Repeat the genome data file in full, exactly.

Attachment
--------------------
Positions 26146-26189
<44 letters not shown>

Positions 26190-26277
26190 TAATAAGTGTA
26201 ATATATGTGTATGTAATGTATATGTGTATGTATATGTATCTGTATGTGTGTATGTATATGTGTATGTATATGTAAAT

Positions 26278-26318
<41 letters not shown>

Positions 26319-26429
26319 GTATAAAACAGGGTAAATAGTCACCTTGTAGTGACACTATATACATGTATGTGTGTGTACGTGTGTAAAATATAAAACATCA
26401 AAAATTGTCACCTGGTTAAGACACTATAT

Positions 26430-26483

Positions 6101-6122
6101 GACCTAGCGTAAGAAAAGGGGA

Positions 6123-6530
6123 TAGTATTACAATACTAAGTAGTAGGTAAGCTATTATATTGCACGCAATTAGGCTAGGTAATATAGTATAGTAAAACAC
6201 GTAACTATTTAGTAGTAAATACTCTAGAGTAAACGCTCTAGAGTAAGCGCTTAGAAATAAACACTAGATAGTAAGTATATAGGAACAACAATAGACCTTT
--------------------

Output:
Positions 26146-26189
<44 letters not shown>

Positions 26190-26277
26190 TAATAAGTGTA
26201 ATATATGTGTATGTAATGTATATGTGTATGTATATGTATCTGTATGTGTGTATGTATATGTGTATGTATATGTAAAT

Positions 26278-26318
<41 letters not shown>

Positions 26319-26429
26319 GTATAAAACAGGGTAAATAGTCACCTTGTAGTGACACTATATACATGTATGTGTGTGTACGTGTGTAAAATATAAAACATCA
26401 AAAATTGTCACCTGGTTAAGACACTATAT

Positions 26430-26483

Positions 6101-6122
6101 GACCTAGCGTAAGAAAAGGGGA

Positions 6123-6530
6123 TAGTATTACAATACTAAGTAGTAGGTAAGCTATTATATTGCACGCAATTAGGCTAGGTAATATAGTATAGTAAAACAC
6201 GTAACTATTTAGTAGTAAATACTCTAGAGTAAACGCTCTAGAGTAAGCGCTTAGAAATAAACACTAGATAGTAAGTATATAGGAACAACAATAGACCTTT